some of them? because they feel like normal Europeans, for example. You know, in former Yugoslavia was many Bosnian muslims that were normal Europeans, prior NATO, EU and Islamic league made a deal and manipulated with them and introduced on them Nazi-Islam ideology (created by Germany During WWII).

the person who wrote this is just making up some nonsense to be provocativ

Many here would say that you talk about me

you do see that dont you Crowie?

Its just glad to me that I`m not the only crazy on this forum
Ziemowit 10 | 2,870    
28 Jul 2017  #108

I was under the impression that you live in the UK

No, I don't.

back on topic please

This is on-topic. The majority of the groups listed by Maf in his typology consist of people who are either Luzatians or Sarmatians which is why those posts are on topic. And the thread is devoted to "Lusatian-Sarmatic obsession", isn't it?
mafketis 16 | 5,681    
28 Jul 2017  #109

people who are either Luzatians or Sarmatians

When it comes right down to it, wouldn't it have made a lot more sense if Kennedy said "Ich bin ein Sarmater!"?
Crow 145 | 6,860    
20 Jan 2018  #110

On January 14. was the anniversary of death of one true Sarmatian.


General Pavle from Zgorzelec (1848-1922), Hero of all Serbs- of all last bearers of venerable Sarmatian name

Pavle Evgenije Jurišić "Šturm" (born Paulus Eugen Sturm), Lusatanian Serb, veteran in Serbian-Turkish wars, military educated and also promoted field commander for exemplary military virtue, during WWI commandeered to the 3rd Serbian army during famous Battle of Cer- first allied victory in WWI. By his brilliant commanding, Serbian 3rd army timely prevented penetration of Austrio-Hungarian army behind flanks of Serbian 1rst army what allowed to general Stepa Stepanovic to inflict decisive strike into the enemy and victory was won.

To give you picture of high level of Serbian victory over much more numerous opponent, I will give you some numbers. Austro-Hungaria lost in battle more then 25.000 soldiers and Serbia below 4.800 soldiers. Complete route and panic fleeing of Austro-Hungarin army occurred.

It was this battle when Austro-Hungaria effectively died and that even yet wasn`t aware of that, no matter that snake still managed to inflict great suffering onto the Serbian people in years to come. After this battle, in every next conflict of Serbian-AH army, moral among mobilized Slavs, subjects of the AH Empire was so low and pro-Serbian that history recorded how complete regiments and battalions consisting of Czechs, Slovaks and Poles were turning to Serbian side against their former AH masters. Only when Germany sent huge reinforcements and after Bulgaria betrayed alliance with Serbs and hit us from the back, Serbia started to losing battles.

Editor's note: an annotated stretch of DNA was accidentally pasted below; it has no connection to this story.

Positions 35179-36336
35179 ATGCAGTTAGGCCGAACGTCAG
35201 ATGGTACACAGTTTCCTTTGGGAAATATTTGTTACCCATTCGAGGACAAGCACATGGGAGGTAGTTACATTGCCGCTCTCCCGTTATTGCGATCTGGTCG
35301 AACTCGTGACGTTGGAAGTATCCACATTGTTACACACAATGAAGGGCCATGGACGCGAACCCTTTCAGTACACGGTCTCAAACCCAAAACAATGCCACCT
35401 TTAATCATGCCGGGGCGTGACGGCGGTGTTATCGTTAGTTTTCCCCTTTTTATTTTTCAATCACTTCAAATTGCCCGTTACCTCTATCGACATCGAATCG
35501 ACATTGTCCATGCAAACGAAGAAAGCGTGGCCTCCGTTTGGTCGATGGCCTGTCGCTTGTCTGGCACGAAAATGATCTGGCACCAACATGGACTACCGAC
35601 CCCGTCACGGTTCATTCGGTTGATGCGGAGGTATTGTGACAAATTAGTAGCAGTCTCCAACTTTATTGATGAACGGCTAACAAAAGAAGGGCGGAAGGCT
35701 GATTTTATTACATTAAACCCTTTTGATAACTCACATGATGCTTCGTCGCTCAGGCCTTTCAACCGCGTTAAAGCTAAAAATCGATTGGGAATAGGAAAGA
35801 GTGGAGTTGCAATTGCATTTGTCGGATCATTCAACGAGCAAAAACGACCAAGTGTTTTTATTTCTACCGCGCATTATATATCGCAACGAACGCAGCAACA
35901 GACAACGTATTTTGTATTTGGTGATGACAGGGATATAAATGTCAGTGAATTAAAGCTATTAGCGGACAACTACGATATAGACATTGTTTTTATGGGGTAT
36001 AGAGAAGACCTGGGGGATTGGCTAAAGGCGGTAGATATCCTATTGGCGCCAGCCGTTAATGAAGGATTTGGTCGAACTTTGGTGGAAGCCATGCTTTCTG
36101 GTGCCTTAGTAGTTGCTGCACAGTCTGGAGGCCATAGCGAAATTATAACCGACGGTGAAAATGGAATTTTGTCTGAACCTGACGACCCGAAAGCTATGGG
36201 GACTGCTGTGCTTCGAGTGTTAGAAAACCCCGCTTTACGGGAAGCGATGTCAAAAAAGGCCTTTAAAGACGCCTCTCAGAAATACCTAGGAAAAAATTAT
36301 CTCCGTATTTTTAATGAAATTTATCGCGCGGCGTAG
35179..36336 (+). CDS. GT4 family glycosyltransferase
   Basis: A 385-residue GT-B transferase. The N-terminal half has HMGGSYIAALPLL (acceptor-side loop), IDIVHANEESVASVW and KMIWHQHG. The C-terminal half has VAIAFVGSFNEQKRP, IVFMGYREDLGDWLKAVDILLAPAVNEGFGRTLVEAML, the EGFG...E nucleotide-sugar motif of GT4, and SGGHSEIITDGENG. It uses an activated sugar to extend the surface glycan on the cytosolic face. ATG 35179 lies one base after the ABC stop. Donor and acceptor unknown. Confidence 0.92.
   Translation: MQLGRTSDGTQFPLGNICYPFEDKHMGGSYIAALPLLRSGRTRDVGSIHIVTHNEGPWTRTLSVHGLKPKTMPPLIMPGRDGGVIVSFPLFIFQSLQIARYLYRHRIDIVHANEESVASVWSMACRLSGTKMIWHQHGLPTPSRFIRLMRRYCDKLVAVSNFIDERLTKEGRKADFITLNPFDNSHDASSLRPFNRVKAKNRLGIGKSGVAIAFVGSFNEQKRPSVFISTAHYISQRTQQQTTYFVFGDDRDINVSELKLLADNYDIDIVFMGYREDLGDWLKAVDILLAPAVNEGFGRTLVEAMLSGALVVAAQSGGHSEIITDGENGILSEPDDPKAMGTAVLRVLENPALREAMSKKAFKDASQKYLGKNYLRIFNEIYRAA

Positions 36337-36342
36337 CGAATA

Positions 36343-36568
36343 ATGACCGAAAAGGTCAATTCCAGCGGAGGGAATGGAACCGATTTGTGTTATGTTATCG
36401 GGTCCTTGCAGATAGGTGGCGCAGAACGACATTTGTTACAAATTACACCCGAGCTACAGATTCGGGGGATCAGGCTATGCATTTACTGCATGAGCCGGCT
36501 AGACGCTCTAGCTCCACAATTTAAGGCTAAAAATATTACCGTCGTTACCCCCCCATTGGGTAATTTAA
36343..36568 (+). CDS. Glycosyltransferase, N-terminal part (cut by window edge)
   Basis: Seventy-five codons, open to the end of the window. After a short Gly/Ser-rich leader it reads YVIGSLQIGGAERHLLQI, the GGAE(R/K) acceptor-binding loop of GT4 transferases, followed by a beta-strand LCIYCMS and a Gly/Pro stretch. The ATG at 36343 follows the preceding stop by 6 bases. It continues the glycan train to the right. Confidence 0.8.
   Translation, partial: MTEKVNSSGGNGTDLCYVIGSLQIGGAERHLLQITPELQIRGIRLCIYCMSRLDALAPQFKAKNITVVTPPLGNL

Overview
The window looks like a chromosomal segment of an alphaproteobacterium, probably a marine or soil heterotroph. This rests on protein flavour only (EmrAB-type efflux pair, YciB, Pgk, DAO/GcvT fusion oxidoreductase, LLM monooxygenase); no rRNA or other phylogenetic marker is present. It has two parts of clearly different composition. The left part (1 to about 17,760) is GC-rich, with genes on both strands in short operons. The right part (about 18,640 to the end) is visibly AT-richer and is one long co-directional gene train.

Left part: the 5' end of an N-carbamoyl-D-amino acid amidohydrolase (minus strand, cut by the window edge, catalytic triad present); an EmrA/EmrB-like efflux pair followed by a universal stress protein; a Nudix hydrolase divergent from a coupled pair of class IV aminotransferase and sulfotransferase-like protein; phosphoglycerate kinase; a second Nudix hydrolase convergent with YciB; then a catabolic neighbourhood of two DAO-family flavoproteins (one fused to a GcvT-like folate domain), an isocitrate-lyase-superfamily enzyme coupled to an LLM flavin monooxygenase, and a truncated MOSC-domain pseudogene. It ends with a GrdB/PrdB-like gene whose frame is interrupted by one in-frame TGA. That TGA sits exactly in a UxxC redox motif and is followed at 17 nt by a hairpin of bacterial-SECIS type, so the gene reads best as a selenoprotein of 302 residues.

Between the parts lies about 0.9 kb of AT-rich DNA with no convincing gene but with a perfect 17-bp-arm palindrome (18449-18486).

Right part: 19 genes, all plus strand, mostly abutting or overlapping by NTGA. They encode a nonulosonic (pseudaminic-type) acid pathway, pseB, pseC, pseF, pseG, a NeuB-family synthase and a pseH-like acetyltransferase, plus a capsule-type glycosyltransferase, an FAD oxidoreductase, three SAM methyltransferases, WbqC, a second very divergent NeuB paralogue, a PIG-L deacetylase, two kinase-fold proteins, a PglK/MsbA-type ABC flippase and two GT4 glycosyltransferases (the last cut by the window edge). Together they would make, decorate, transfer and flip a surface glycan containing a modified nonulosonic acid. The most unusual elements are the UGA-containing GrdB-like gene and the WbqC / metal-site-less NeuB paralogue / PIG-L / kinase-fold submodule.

Till the end of WWI, Serbia lost 1/3 of its population, liberating in the process itself, complete Slavic South and Slavic Adriatic coast, pursuing AH army all the way to Vienna until the final dissolution of AH Empire.

Is there any monument or street name in Poland dedicated to General Pavle, Lusatian Serb from Zgorzelec ?? Any ?? I hope that exist. How so much he contributed to independence and freedom of Poland. I hope that Poles didn`t forget him. It would be sin.
Crow 145 | 6,860    
2 Feb 2018  #111

Decorations and medals of General Pavle, Lusatian Serb from Zgorzelec


Serbian military decorations

Serbian Service Medals

Long live Lusatia eterna!

Tacitus 1 | 377    
3 Feb 2018  #112

Always nice to see when a German played a positive role in another countries history ;)
Lyzko 17 | 4,603    
3 Feb 2018  #113

Try General von Steuben in the US (...before it became the United States of America)! The Prussian fought shoulder to shoulder with General Washington, plus, it was yet another German, Emanuel Leutze, whose painting of Washington crossing the Delaware prior to reaching Valley Forge, which remains one of the most indelible images in all of US history to this day. And there's always the former printer John Peter Zenger who was the first to openly champion freedom of speech in the colonies.

Crow 145 | 6,860    
3 Feb 2018  #114

Scratch the surface and you realize how are Germans in fact Slavs. Fortunately, some of them are aware of it.

Some of them, like General Pavle, Lusatian Serb from Zgorzelec, always were aware of it.
Tacitus 1 | 377    
3 Feb 2018  #115

The man was from Görlitz though. Zgorzelec did not yet exist.
Crow 145 | 6,860    
3 Feb 2018  #116

Alright, Görlitz is at the moment located in German state of Saxony. But, even in its German form word `Görlitz` is of Slavic origin. Polish: Zgorzelec, Upper Sorbian: Zhorjelc, Lower Sorbian: Zgórjelc, Czech: Zhořelec.

General Pavle himself used to say that he was born in `Gerlic` (not in Görlitz) and also used Polish form of word `Zgorzelec`.

General Pavle was in pain that Lusatia still suffer German yoke. So he loved everything Serbian, no matter northern- Lusatian or southern- Balkan. And he served Serbdom and Slavdom well.
dolnoslask 4 | 1,806    
3 Feb 2018  #117

Görlitz is at the moment located in German state of Saxony.

lets hope it don't move too far, great place for a visit, of course the home of the grand hotel budapest.
Tacitus 1 | 377    
3 Feb 2018  #118

Görlitz has a particulary beautiful city center that was extensively restored after German reunification.
dolnoslask 4 | 1,806    
3 Feb 2018  #119

Oh i know it well I visit once a month, nice Polish restaurant the other side of the freedom Bridge, gorlitz is a must see especially new years eve.
Crow 145 | 6,860    
3 Feb 2018  #120

Now, when you know. Please, next time you are there, go in Church there, whatever Church, and give one prayer for general Pavle, presumably, you are Polish or any Slavic soul. Man contributed to independence of Poland, too. To liberation of all Slavs within A-H and Ottoman Empire.

Also, he was one of ever greatest, untold and not openly mentioned, military genius. Its a rare talent and luck for one general commander to take part in crucial battles that led to crumbling of two empires. General Pavle by his military virtue helped in putting down Ottoman Turkish and Austro-Hungarian Empires. True, true genuine commander of all times. And great Sarmatian. May he rest in peace.